Sometimes celebrities like Alyssa Milano glam up to breastfeed. And sometimes nursing moms are transformed into goddesses. Both scenarios have their place, but Suzie Blake wants to offer another, more honest depiction of nursing. Enter her new project: What Does Breastfeeding Look Like?
"I think it's great that women like Gisele Bündchen are being public about breastfeeding, but we mere mortals, we need to have a space to express what breastfeeding's like for us." Blake tells The Bump.
The Melbourne, Australia, artist and photographer decided she was tired of all the picture-perfect, stock-like depictions of breastfeeding.
"One of the reasons women don’t take up or continue breastfeeding is because they have never seen another woman breastfeeding. I’m all for celebrities and the media advocating breastfeeding, but an airbrushed photoshopped image of a woman breastfeeding is not realistic and it just presents another challenge for women who may be trying to breastfeed," she writes in a description of her project. "They’re going to think ‘I don’t look like her,' which is unhelpful. Women who are trying to breastfeed need to see images and think 'I can identify with that.'"
So Blake took a self portrait while nursing her son Xavier. It was raw, it was real and it was beautiful.
She called out to other moms on Facebook, asking if they'd like to participate in a similar shoot. The response was overwhelming.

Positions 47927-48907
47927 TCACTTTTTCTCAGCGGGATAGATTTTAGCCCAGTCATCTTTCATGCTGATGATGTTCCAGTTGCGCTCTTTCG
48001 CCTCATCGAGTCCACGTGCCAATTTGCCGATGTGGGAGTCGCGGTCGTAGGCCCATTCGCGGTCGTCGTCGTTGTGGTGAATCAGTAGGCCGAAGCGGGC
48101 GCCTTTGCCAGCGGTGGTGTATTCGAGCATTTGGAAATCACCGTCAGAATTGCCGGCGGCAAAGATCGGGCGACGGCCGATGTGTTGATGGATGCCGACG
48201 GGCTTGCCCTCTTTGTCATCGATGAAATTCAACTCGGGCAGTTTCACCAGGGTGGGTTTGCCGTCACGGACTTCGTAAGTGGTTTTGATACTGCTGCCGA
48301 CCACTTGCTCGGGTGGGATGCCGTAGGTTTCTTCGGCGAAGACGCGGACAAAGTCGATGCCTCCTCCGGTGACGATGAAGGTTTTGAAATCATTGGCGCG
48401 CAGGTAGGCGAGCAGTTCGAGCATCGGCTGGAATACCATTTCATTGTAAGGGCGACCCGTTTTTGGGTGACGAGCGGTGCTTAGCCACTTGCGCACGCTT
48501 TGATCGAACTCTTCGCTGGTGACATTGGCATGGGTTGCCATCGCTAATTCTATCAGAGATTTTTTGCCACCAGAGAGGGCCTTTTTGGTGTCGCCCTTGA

"Basically, I ask people where they breastfeed most of the time," Blake says. "For most people it's at home. It may seem mundane, but that's reality; most of their breastfeeding experience is on a sofa or bed."
Still, some of the sessions stand out.
"What is often quite funny is when you’ve got a toddler running around while mom’s breast-feeding; it adds a layer of humor," she says, remembering a particular shoot where a not-quite-potty-trained toddler relieved himself while mom was nursing her baby nearby.
So far, the project has been a local one. And Blake says the Melbourne moms who participate share similar reasons for getting in front of the camera.
"Most of them are doing it because they've had an initially difficult experience, and having a photograph of them breastfeeding is empowering," Blake says. "Many of the women I've shot have overcome difficulties in their breastfeeding experiences and have arrived at a place of fulfillment."
Others, on their second or third child, want to document their confidence.
Regardless, the goal is always the same: "portraying breastfeeding in all its beautiful messiness."
"I've had some women see the photo that I chose who are quite confronted about how they don't look good," Blake says. "But exposing yourself not looking perfect is what this project is all about. You don't look Photoshopped because you're a normal human being."
The next step in her project? Photographing moms in the UK. From there, it's onto other parts of Europe, and then the US. How far What Breastfeeding Really Looks Like goes depends on the success of her IndieGoGo fundraising campaign.
"I’m focusing on western countries initially," Blake says. They are specifically the countries that have the lowest breastfeeding rates which is quite ironic, because we have the most education. It's a social issue affecting the west."
Check out some of the project's photos below.